River, the same happened to me in year nine, during our longed-for end-of-year class excursion to Adelaide to see ET, have some McDonald's (wasn't in my home town then), a bit of shopping and lingering around Rundle Mall. I felt it happening and waited until every kid had got off the bus except for my friend, Philippa. Yep, leaked all through my brand new, specially bought (and paid for with my own babysitting money) fawn coloured bluegrass jeans. She lent me her jacket to wrap around my waist and I went straight into Myer and spend my days' spending money on a summer dress.

Love the word, Plasman!

Lidian, I'd love to see an advertisement that featured the real person in a real situation....

Deep Kick - eleven? That's harsh and yep, I do wonder now, at 42, just why my girlie plumbing needs to continue its unwanted and useless monthly clean out....

Oh Achelois what a temp job! And what a struggle it must have been to work out how to use tampons on your lonesome!

Franzy, Sapphire when she's THIRTY maybe! And she tends to go for green and green-tinged accessories, so this 1976 Room of Blood would have her running out screaming.

River said...

Deep Kick Girl and Achelois; 11? Me too! My sister was 13 and a half, lucky her.I used to tease her and she'd say to me, wait until you're 13. Well, a week later.....

Lad Litter said...

Places hands over ears and says Lalalalalalala....

There's some kind of convention or regulation that prevents the colour red from appearing in ads covering those products.

So uterus room is like a pre-Production Code naughty.

And I did crack a horn at the Ivanhoe baths when I was about 12. Thank heavens for thick beach towels.

Jan said...

Ah, the lighter side of having periods.

All that marketing stuff had to be written by men or menopausal women with poor memories. Had to be.

Have Myelin? said...

I'm new here via Achelois and thanks for the trip back thru time with commentary...very entertaining!

Kath Lockett said...

River, you too, at eleven. That's way too young - very, very unfair for you all!

Lad Litter, you're correct about the 'no red' in menstrual product advertising - too graphic and, let's face it, far too depressing for those of us faced with the sight every fourth week for several decades..... Thick towels for 'de-horning' or just dive right into the water and hope that the chill factor takes care of the rest.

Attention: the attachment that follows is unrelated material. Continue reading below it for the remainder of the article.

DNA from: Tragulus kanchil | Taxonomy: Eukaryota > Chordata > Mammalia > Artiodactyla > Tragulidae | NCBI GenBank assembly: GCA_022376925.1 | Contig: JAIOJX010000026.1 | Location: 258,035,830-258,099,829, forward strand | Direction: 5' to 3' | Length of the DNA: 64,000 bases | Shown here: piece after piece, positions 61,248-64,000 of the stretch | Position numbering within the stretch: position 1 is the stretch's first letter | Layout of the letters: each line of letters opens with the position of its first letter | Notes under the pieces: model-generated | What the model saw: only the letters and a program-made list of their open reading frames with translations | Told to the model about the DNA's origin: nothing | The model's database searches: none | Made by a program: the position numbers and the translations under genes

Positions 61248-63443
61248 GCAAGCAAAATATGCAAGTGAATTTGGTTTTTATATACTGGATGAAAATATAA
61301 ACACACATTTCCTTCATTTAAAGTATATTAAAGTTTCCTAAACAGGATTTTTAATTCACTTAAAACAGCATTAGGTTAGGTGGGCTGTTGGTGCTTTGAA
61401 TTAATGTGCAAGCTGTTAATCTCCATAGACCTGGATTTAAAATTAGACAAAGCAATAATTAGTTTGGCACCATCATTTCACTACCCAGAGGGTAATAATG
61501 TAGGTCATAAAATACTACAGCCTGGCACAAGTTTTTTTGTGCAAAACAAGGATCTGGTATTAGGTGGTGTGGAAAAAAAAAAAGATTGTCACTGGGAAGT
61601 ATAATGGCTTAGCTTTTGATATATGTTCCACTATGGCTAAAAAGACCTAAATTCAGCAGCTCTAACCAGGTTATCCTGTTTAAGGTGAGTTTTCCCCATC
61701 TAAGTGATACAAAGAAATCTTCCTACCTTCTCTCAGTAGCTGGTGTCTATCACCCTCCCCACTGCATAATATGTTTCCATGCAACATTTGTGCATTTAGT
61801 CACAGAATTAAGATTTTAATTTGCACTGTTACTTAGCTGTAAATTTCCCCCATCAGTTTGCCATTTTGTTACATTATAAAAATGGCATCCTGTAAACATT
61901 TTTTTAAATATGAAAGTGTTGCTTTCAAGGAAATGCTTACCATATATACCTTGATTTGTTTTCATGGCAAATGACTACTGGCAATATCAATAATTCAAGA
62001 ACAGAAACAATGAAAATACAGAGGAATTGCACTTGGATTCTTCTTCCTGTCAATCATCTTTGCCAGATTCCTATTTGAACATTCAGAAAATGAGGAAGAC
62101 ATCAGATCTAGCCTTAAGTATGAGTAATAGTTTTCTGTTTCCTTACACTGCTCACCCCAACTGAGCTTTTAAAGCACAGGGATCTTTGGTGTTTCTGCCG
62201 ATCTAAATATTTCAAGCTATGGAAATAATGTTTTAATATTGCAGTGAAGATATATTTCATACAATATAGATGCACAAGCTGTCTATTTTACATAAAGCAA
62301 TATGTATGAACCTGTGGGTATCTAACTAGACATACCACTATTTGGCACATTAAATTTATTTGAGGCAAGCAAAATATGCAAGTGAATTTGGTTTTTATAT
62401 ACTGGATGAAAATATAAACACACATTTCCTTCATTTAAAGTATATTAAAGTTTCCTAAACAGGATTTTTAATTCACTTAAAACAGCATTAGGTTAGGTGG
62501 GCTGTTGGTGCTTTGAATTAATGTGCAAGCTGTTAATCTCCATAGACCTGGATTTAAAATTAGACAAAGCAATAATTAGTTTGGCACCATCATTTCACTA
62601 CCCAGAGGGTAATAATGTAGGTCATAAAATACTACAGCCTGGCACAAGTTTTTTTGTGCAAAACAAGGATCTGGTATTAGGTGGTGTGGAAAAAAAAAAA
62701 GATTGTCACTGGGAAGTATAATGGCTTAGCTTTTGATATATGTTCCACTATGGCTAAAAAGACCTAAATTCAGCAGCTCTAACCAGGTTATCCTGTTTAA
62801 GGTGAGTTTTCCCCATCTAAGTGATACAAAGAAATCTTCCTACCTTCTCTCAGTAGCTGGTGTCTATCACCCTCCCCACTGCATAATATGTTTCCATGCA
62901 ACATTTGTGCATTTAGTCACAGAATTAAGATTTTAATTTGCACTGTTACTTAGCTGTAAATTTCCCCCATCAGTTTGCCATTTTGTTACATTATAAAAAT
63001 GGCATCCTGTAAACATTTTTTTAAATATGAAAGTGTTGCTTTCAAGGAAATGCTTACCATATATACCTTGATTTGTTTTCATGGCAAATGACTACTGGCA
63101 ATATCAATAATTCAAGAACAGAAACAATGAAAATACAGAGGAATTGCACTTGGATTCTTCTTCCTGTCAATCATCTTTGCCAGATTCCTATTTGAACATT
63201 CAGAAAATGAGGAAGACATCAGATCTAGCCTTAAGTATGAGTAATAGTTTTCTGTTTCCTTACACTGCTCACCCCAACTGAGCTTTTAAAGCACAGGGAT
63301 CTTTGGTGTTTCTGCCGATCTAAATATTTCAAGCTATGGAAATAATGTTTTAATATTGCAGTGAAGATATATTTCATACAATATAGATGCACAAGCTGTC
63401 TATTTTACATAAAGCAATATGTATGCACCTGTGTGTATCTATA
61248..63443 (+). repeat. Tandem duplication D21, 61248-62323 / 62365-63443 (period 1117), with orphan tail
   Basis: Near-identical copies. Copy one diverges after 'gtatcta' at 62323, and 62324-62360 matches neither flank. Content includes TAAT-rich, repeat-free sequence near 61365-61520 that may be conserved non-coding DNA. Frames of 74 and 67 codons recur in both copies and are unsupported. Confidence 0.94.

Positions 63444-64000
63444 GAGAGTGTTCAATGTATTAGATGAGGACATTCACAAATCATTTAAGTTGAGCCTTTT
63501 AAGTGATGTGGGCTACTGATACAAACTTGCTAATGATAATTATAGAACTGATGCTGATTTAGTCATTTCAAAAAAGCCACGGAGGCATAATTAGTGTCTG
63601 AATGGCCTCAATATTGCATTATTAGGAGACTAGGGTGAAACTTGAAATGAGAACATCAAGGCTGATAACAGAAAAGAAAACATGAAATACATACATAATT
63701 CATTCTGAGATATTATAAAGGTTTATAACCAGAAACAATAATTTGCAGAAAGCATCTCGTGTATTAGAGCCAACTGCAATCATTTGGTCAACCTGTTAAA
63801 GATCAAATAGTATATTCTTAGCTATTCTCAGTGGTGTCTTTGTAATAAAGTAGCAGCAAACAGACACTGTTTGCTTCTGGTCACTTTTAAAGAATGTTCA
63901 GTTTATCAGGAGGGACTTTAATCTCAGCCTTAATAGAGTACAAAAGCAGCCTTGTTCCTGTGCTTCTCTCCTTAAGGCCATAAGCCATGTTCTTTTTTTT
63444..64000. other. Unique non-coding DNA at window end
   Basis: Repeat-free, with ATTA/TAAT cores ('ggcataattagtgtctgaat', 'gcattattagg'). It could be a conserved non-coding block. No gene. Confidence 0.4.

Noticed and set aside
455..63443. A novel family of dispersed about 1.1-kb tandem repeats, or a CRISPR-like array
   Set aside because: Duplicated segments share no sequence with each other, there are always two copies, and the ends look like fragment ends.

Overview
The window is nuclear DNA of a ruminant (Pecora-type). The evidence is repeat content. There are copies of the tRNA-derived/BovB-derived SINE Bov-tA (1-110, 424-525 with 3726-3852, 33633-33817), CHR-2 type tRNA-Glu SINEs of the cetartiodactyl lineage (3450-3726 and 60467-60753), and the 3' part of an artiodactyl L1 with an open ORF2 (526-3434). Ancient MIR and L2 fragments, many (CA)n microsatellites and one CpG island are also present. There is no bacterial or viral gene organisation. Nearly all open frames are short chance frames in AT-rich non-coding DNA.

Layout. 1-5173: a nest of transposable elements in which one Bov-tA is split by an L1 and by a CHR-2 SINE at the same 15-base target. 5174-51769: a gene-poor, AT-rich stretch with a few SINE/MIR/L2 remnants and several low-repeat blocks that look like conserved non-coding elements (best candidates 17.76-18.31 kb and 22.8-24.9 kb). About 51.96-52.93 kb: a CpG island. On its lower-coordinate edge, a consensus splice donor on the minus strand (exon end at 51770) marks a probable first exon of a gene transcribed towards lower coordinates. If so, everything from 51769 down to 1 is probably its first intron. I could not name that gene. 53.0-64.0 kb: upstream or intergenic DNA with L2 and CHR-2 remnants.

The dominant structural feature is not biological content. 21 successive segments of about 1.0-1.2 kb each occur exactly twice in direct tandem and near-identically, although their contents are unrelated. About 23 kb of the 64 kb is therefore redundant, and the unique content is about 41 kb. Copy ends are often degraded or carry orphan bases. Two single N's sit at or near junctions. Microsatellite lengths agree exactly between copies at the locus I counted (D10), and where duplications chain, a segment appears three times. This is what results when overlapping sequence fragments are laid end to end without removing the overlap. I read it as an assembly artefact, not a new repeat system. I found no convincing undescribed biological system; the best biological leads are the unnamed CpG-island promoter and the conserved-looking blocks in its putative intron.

I think you're right, Jan. Or rich enough to have slaves to scream at and do their washing.

Thanks Have Myelin and welcome!

JK said...

Oh that is hilarious - and so so sad to remember how we needlessly suffered! Born in 1969, I too remember the single bed mattresses, and as a 13 year old wearing two of them at once and trying to hide (good luck!) another 4 in paper bags in my schoolbag. Always the terror of leaking. Running to check your skirt in the loo with your school jumper tied round your waist, after the sensation of a cataract of fluid gushing onto the mattress during class.
I remember all those ads that showed breezy women doing sporty things in tight-fitting bottom-cupping clothes and looking for the pad outline that yes, would absolutely be there if she really had her period at the time!
Do you remember the Tampax applicator ads that showed a young girl doing up her training bra and the slogan something like "no messy fingers"?! Lovely message for young girls about their own bods...
One good thing about living in the US though - I had EXCELLENT roller skates. Full-on sneaker, red and white with red toe-stoppers, worn proudly with my red t-shirt, white denim skirt, red and white polka dot belt and red socks. Too cool for school!

franzy said...

I must admit that I did comment BEFORE I bothered to zoom in on the picture ...

Kath Lockett said...

JK, if you had those excellent roller skates (and outfit) I'd have been far too jealous to even *think* about looking for any pad lines on you!

Franzy, that's understandable. It's the kind of picture that one's retinas don't want to linger on for too long.